SINGAPORE - No one can do everything, but everyone can do something.
That is the central message of the pre-school learning resource, Start Small Dream Big: Caring for Others, a 21-page picture book that teaches pre-schoolers simple everyday actions to care for their family members, their teachers and friends, the community, as well as for animals and the environment.
This learning resource was launched by President Halimah Yacob on Tuesday (Feb 19) at My First Skool (MFS) in Jurong West Street 65.
It is available in four languages - English, Chinese, Malay and Tamil - and copies will be distributed to every MFS centre in Singapore by next month.
The book was conceptualised and written by MFS early childhood educators.
The publication is a collaboration between MFS and Early Childhood Development Agency (ECDA) and is part of the Start Small Dream Big (SSCB) movement.
The SSCB, which is an initiative by the agency, aims to encourage closer partnerships among pre-schools, families and the wider community.
The book launch was held in conjunction with the pre-school's commemoration of Total Defence Day, which falls on Feb 15 every year to remember the day that Singapore fell to the Japanese in 1942.
Among those who attended the event included MP Patrick Tay, Singapore Armed Forces veterans, seniors from NTUC Health Silver Circle (Jurong West), as well as teachers and pre-schoolers from My First Skool.
Ms Thian Ai Ling, general manager of MFS, said: "Other pillars of total defence, such as military defence or psychological defence, might be too difficult a concept for pre-school children to understand.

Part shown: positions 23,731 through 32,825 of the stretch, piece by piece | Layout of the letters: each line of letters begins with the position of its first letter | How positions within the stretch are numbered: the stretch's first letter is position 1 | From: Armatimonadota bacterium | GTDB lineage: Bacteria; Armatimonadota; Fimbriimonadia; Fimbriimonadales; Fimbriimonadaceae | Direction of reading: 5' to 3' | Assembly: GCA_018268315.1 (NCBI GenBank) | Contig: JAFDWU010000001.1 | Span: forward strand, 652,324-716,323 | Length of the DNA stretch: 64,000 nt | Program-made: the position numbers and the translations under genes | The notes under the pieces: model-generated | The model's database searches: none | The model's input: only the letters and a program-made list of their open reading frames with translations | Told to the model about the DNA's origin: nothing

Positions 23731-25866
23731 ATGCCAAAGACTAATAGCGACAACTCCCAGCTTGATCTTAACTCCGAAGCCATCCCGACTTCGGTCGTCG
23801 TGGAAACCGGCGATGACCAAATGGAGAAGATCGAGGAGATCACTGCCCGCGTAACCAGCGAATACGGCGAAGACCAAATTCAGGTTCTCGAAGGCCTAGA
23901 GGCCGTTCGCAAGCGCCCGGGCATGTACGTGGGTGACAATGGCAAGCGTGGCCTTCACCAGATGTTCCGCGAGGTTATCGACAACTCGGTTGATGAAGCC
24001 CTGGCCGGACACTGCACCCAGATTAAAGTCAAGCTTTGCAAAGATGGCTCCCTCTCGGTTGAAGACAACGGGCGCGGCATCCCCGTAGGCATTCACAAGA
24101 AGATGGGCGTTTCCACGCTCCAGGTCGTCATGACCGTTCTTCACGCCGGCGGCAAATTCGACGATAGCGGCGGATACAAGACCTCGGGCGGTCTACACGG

"So we tend to focus on social defence. Social defence is about how people of different races come together to care for one another, and this book sits right in that same concept of caring for others."
MFS has 141 centres islandwide, and is one of many pre-school brands under NTUC First Campus, the second largest pre-school operator in Singapore.
Ms Thian added that the book could also be used to inculcate in pre-schoolers an appreciation of their own mother tongues.
"Children these days might have a limited knowledge of their mother tongues if the people around them do not use the language much."
"We hope this book can be a useful resource for teachers and parents to teach linguistic abilities and impart values at the same time to the children," she said.